Confinement created by a harness getting stuck on something can potentially lead to your pig being choked by the leash or poorly fitted harness. Do NOT leave harnesses on pigs and let them out for the day. Don’t put a harness on a pig and leave the pig in your home for the day. If there will not be someone home, take the harness off. Click here to find a pig specific harness to avoid ill-fitting harnesses.
Remember to have ID on your animal; people will usually return your pet if your phone number is provided. Also, if your animal is injured and transported to a veterinarian by someone else, the doctor can reach you for medical decisions.
Proper identification tags and/or microchips will help you recover your pet if he wanders off.
Electric cords should be inaccessible to pets, especially in piglets, which tend to chew on anything. A bite through the insulation can result in a serious burn, fluid accumulation in the lungs, or death.
Dangling electric cords are an irresistible (but dangerous) temptation to a playful piglet. Make sure all cords are inaccessible!
Many common household items can cause your pet to choke:
These items should be kept away from pets, as ingesting them may cause foreign body blockages or injuries to the esophagus, stomach or small intestine. Make sure that small household items are kept in a place that your pig(s) can't reach! Click here to read about how to potentially save your pigs life in an emergency situation like this by clicking here.
This is not optional, this is a must for a pig parent. Intact pigs can be unpredictable, males tend to smell, both usually have some form of behavioral problems and both sexes are at risk for developing potentially life threatening tumors in the reproductive organs. Spay and/or neuter while they're young. You'll be glad you did it. To read more about these procedures, click here to see our page dedicated to answering any questions about these life altering procedures.
Accidental poisonings can be tragic. Guard against ingestion of:
Ask a professional before administering drugs of any kind to your pet. Do NOT give activated charcoal or induce vomiting without first consulting a vet or pet poison control center for instructions. Click here for a more complete list of pig toxicities as well a information about activated charcoal, mineral oil, the use of medications to induce vomiting, etc.
Animals must be contained while riding in a car or truck. Pigs should be contained in such a way that he/she isn’t given free roam of the vehicle. This is not only for your safety, but also your pigs safety. Click here to read more about traveling with your pig and the regulations you MUST follow when crossing state lines.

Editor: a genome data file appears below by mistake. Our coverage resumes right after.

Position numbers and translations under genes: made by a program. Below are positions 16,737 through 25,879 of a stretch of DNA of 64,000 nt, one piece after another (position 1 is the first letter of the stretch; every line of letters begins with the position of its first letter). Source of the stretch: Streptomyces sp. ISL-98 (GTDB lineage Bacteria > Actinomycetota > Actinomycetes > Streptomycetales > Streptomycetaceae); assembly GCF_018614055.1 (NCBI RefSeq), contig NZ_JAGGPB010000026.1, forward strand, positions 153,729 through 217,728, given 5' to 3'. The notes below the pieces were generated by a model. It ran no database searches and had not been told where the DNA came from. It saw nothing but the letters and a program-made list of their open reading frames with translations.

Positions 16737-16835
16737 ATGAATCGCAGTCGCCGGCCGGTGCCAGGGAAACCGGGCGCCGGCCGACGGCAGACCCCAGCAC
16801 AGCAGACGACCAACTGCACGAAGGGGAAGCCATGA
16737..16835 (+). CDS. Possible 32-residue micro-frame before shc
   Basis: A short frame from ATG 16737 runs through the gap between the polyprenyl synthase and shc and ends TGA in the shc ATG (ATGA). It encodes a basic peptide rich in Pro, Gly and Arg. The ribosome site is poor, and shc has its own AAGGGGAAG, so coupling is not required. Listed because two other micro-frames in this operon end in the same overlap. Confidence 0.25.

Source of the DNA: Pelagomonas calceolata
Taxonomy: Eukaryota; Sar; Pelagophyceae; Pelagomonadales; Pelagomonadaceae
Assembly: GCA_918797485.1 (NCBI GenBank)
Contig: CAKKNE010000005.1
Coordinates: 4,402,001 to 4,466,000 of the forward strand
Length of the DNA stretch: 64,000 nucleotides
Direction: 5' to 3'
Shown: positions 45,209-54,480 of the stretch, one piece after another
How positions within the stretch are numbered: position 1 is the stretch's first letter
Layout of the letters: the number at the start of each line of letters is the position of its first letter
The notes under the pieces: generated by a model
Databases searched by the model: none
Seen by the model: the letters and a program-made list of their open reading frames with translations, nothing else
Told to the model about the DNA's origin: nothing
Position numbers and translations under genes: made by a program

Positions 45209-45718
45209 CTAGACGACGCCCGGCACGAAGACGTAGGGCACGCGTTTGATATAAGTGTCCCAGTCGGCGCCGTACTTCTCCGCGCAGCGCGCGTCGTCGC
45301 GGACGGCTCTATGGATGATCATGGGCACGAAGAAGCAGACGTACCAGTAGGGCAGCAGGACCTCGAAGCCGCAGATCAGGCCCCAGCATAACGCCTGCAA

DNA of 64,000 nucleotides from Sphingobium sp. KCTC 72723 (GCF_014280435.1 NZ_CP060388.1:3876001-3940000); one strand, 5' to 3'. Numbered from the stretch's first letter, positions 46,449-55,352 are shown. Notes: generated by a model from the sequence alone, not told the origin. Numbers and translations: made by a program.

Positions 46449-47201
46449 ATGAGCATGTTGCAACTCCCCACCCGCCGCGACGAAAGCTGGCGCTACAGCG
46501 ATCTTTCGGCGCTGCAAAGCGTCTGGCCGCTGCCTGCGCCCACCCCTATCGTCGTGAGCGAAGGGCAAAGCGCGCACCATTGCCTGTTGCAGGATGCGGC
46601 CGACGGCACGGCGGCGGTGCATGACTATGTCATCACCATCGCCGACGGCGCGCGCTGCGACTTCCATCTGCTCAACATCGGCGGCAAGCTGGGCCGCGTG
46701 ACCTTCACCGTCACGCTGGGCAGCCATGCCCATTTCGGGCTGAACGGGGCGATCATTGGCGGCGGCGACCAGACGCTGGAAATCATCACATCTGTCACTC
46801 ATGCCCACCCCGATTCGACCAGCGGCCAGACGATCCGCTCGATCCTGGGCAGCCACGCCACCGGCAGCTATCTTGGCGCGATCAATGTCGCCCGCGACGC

What happens if you should need to slam on the breaks? Your pig will fly out of the seat onto the floor or even worse, through the windshield if not contained. We recommend that pigs not ride in the back of trucks. In some states it is illegal for a animal to ride in the back of a pick-up truck. Besides the risk of injury from a fall, the pig may be killed in traffic. Even crated pigs have a risk of being hit with highway debris riding in the back of uncovered trucks.
Regular Veterinary Check-Ups
Regular veterinary examinations will help avoid some preventable disease problems and permit early detection of others, thus facilitating treatment. Your veterinarian should see your pet at least once a year. During the check-up regular vaccinations are given and the animal is given a physical exam, a dental check-up, and teeth cleaning. Now is also a good time to discuss pet insurance. There are a couple of insurance providers that will cover pigs. These policies typically cover wellness check ups and sometimes even spays and neuters! Click here to be directed to the known companies that will cover mini pigs. You should also discuss dental care and hoof care during these wellness check up visits. You can click here to read more about hoof maintenance.
Your pet's annual physical examination is vital for continued good health.
Parasite control needs to be done routinely, every 6 months is a good schedule for regular deworming and parasite treatment. Click here to read more about parasite control. (Remember, this should be done using BOTH medications, Fenbendazole and Ivermectin to truly cover all the potential parasites)
Many dangerous infectious diseases can be prevented or lessened in severity with a proper vaccination program. No vaccine is 100% effective, but regular vaccinations are the most effective way to prevent such diseases. Click here to read our page dedicated to discuss vaccinations.
Approved vaccines are available for the following diseases: (Talk to your vet about what would be appropriate for your pig)
With so many formerly deadly diseases now preventable by vaccination, you owe it to your pig to make sure she is up on her booster shots. Consult your veterinarian for the vaccines needed in your area and a proper vaccination schedule.
Dental problems that go untreated not only cause problems in the teeth and gums, but the effects may extend to other areas of the body. Click here to read more about dental care and pigs.
Good oral hygiene and regular veterinary examination and treatment can eliminate dental problems.
Dental health and good overall health go hand in hand.
Prevention: A Final Note